Us girls are a sensitive lot. We waste no time saying “You were looking at that girl’s arse, weren’t you?” or “Why do you keep looking at my neck – have I got a spot or something?” and are able to turn any reply to questions of that ilk into personal insults against us. I, for example, am the girl who said “By saying that girl has skinny legs when her legs are clearly normal size, you’re saying you think fatter is normal and that means if you think I’m normal then I’m fat” and began crying. All because I said I thought the girl walking past had nice legs and the guy I was with disagreed.
I guess that’s a perfect example of how critical we can be towards ourselves but we can be just as bad with each other. My office hires university students every year and so often the answer to the question “What’s the new student like?” gets answered (and not just by me) with “Oh, I haven’t given her much work but have you seen what she’s been wearing?”. It’s sad that we can be that judgment straight off the bat. It has a lot to do with how competitive our society makes girls, I think. My working environment, with its own special breed of intense competition only makes things worse.
We need to stop laying in to each other. That’s a given. As long as that new student isn’t breaking the office dress code, what’s the big deal? After the first few weeks, she’ll be judged on the quality of her work and that’s what she’s there to do. Those short skirts won’t land her a job at the end of her stay, you can rely on that. So quit the bitching and get back to work.
In day to day life though, this criticism thing is two-fold. Firstly, we all need to stop finding fault with each other. Feel like hating on that girl walking past for being skinny? How about saying “well done you for going to spinning classes regularly or living off celery or having good genes or whatever the hell you do to look like that.”. She might do nothing at all to look the way she does and that’s a bitter pill to swallow when you feel like a fat goose in comparison but it’s no reason to instantly dislike her, is it? (As an aside, I saw some dude on twitter the other day say “Crying gets you sympathy. Sweat gets your results.”. I thought that was pretty clever and vaguely relevant here although I’d precede that with “Bitching gets you nothing”.)
What about people who just wear hideous stuff that offends your eyesight? Meh, it’s a sticky subject. On the one hand, yes it is annoying and sometimes it’s enjoyable to give them makeovers in your head but on the other, you’re not actually going to go up to them and tell them why what they’re wearing is so hideous, are you? Let’s just keep it helpful, in good humour and not rag on people too much, eh?
The main point about this innate ability to find fault in other girls that we must bear in mind is that we’re not in competition with them. There will always be someone smarter or prettier or richer or funnier than you and that’s fine. Just learn to accept it. Life’s purpose isn’t to be the queen of friggin’ everything. They don’t exist just to annoy you and they’ve probably worked hard to do what they’re doing. They’re people too, y’know! We’re all just trying to get on with life.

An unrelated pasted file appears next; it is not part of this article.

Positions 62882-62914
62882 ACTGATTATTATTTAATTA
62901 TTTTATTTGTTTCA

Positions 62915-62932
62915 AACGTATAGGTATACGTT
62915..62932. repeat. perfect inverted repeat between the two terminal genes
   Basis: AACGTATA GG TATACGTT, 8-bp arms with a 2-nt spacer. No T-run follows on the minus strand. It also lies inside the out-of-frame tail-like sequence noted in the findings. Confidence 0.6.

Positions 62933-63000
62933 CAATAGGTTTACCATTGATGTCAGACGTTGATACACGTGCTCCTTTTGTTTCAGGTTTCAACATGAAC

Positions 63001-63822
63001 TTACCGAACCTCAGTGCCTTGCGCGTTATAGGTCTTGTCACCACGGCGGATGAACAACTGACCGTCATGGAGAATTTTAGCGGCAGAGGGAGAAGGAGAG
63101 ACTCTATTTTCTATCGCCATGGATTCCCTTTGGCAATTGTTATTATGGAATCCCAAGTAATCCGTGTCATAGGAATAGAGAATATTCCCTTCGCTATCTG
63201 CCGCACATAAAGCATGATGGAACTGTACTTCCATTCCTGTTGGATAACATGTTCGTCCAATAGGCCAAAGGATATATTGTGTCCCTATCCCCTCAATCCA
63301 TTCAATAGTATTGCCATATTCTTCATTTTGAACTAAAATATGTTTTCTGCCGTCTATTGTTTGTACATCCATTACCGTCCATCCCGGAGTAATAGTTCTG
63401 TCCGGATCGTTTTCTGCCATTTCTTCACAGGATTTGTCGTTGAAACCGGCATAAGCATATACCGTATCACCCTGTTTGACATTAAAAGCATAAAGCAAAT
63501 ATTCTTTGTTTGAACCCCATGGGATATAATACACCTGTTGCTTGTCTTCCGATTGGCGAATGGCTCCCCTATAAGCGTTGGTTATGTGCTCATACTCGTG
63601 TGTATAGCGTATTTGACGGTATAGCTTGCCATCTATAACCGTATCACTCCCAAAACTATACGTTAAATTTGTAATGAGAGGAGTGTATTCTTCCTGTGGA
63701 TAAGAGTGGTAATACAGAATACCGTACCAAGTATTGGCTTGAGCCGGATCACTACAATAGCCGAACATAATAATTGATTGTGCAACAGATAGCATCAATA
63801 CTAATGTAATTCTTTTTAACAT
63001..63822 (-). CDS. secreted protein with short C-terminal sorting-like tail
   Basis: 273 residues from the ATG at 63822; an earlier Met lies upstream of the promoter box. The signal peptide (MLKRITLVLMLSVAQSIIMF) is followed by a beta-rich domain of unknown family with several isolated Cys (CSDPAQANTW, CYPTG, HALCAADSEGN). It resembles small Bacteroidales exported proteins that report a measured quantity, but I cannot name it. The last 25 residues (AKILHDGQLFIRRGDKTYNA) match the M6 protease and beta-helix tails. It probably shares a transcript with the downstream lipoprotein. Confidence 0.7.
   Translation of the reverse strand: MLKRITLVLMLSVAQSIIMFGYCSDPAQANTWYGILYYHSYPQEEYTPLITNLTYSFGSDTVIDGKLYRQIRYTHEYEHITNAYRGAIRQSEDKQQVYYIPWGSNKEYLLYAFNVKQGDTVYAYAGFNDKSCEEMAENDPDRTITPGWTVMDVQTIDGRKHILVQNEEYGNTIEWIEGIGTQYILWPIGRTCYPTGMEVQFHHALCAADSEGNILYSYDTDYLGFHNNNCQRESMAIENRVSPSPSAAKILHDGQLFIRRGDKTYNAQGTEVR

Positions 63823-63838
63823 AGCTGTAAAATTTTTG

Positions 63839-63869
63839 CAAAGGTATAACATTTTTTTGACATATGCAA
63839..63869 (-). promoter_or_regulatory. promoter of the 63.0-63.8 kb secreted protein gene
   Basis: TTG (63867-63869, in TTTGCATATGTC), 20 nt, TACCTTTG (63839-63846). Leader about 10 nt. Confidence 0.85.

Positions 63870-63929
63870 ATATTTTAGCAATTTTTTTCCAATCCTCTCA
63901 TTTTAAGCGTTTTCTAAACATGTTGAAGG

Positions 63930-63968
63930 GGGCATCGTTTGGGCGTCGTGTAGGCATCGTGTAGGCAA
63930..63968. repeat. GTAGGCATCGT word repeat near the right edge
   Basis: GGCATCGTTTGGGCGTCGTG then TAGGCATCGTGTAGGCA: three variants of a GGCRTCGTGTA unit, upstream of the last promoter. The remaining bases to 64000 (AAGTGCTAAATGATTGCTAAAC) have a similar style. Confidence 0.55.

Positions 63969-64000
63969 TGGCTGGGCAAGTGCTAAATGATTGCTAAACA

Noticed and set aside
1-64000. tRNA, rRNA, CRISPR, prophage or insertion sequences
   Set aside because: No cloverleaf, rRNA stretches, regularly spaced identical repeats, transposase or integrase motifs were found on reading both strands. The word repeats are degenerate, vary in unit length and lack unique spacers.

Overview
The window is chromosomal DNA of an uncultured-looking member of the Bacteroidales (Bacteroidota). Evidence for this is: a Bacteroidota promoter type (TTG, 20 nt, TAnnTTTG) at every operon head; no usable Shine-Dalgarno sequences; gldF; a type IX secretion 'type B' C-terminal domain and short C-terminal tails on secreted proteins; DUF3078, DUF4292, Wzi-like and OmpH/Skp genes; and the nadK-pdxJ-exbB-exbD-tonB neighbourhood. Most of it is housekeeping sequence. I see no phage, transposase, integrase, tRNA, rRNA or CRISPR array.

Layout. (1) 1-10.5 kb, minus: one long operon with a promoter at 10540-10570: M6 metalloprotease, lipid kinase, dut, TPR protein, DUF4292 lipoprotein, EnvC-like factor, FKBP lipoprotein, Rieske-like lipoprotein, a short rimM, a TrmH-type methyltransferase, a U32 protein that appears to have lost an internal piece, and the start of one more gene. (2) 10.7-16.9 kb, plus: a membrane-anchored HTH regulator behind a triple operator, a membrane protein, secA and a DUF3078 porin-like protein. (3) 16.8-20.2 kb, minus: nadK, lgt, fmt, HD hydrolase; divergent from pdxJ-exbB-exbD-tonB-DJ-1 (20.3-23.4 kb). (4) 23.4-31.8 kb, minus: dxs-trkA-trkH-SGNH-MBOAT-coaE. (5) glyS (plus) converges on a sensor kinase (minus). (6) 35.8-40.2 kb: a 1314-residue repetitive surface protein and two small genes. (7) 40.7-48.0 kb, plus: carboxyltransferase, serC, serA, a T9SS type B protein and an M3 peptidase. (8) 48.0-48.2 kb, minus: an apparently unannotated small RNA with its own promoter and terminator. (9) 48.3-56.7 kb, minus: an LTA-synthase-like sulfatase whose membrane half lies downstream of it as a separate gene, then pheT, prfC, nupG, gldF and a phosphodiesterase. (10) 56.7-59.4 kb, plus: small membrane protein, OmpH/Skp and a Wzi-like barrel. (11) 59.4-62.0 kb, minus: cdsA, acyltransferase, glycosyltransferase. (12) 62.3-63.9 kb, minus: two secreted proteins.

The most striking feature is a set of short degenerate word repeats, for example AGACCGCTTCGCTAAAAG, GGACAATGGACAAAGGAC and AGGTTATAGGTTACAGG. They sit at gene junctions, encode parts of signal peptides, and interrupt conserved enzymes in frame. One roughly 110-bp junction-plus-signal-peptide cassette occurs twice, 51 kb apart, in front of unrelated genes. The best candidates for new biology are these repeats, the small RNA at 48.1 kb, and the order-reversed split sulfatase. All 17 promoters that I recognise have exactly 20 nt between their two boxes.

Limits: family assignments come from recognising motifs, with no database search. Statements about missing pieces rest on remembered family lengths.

Once you accept the fact that you don’t need to be the best at everything, the second part of this criticism thing gets easier: stop ragging on yourself. You feel the need to compete, you find yourself bitching about other girls and then you look in the mirror and apply that shit to yourself. It’s a vicious circle and we all need to get out of it. Just be yourself! You like make up. You like putting make up on. That’s fine, that’s cool, wear as much goddamn slap as you like. If you don’t like make up though, don’t feel like you have to plaster yourself in it every day just to complete with the likes of Amy Childs or Snooki. Guess what? You don’t. Give snaps to others for their efforts and don’t hate yourself.
It’s about sixteen billion times harder to put this in to practice than it is to sit here like a smart-arse and type it out. I accept that. Seriously though, you’re the only person who sees the bazillion things you think you have wrong with your appearance.
Yes, your fellow women, who like you inherently compete, may come up with “she has awful cuticles” or “her belt ruins her silhouette”. They might pick holes. That’s fine and haters gonna hate. Suck it up and carry on. It’s no worse than you could do to yourself. Where do men stand though? These creatures that are so often the source of our anxieties and inhibitions? Well, where women could knock out twenty flaws at the drop of a hat, I’ve so often heard a man’s view as something like “her dress looked like a giant carrot” or “she had a forehead like an alien”. Their comments are normally one or two sentences at most, there’s usually an analogy and normally it refers to inanimate objects or wizards. Basically, they don’t give a shit. Don’t let it bother you and certainly don’t get worked up over it. If you want to know how a man views you, I’d recommend borrowing glasses from a friend who’s short sighted and standing about ten foot away from a mirror. Now, do you look like a wizard/farmer/giraffe/knight? Well, there’s your answer. They don’t care about your pores or your nail beds or your spanx. If anything, they probably just wish you (okay, we!) wouldn’t be so super sensitive and self critical (e.g. me getting hysterical about a girl having skinny legs and then start crying). Overall: don’t sweat it.
So there. Boom. There’s your pep talk for the day. Now go out and be nice to your fellow girls and to yourself. Once you take yourself out of the girl-bitch-spiral, you’ll be ten hundred percent awesome. As Roald Dahl wrote in The Twits:
“If you have good thoughts it will shine out of your face like sunbeams and you will always look lovely.”